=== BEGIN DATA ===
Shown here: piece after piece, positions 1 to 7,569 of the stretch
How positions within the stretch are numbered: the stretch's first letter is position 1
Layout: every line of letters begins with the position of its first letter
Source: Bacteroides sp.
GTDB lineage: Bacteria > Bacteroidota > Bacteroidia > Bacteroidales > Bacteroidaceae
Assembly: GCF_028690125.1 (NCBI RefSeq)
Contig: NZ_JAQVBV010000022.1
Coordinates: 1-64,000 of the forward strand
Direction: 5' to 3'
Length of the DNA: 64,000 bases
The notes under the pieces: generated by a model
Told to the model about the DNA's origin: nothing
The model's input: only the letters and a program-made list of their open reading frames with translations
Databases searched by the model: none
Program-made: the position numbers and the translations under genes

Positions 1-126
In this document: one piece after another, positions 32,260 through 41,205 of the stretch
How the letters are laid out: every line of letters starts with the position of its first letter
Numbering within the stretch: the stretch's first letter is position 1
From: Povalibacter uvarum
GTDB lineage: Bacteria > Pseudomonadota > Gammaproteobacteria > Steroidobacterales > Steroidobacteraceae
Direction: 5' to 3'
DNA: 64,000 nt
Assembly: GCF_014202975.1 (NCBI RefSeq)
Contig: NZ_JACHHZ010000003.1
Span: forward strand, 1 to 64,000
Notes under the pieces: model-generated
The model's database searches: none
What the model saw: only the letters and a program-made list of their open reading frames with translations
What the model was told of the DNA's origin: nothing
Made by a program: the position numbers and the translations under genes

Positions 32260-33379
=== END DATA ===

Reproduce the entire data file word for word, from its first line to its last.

Shown here: piece after piece, positions 1 to 7,569 of the stretch
How positions within the stretch are numbered: the stretch's first letter is position 1
Layout: every line of letters begins with the position of its first letter
Source: Bacteroides sp.
GTDB lineage: Bacteria > Bacteroidota > Bacteroidia > Bacteroidales > Bacteroidaceae
Assembly: GCF_028690125.1 (NCBI RefSeq)
Contig: NZ_JAQVBV010000022.1
Coordinates: 1-64,000 of the forward strand
Direction: 5' to 3'
Length of the DNA: 64,000 bases
The notes under the pieces: generated by a model
Told to the model about the DNA's origin: nothing
The model's input: only the letters and a program-made list of their open reading frames with translations
Databases searched by the model: none
Program-made: the position numbers and the translations under genes

Positions 1-126
In this document: one piece after another, positions 32,260 through 41,205 of the stretch
How the letters are laid out: every line of letters starts with the position of its first letter
Numbering within the stretch: the stretch's first letter is position 1
From: Povalibacter uvarum
GTDB lineage: Bacteria > Pseudomonadota > Gammaproteobacteria > Steroidobacterales > Steroidobacteraceae
Direction: 5' to 3'
DNA: 64,000 nt
Assembly: GCF_014202975.1 (NCBI RefSeq)
Contig: NZ_JACHHZ010000003.1
Span: forward strand, 1 to 64,000
Notes under the pieces: model-generated
The model's database searches: none
What the model saw: only the letters and a program-made list of their open reading frames with translations
What the model was told of the DNA's origin: nothing
Made by a program: the position numbers and the translations under genes

Positions 32260-33379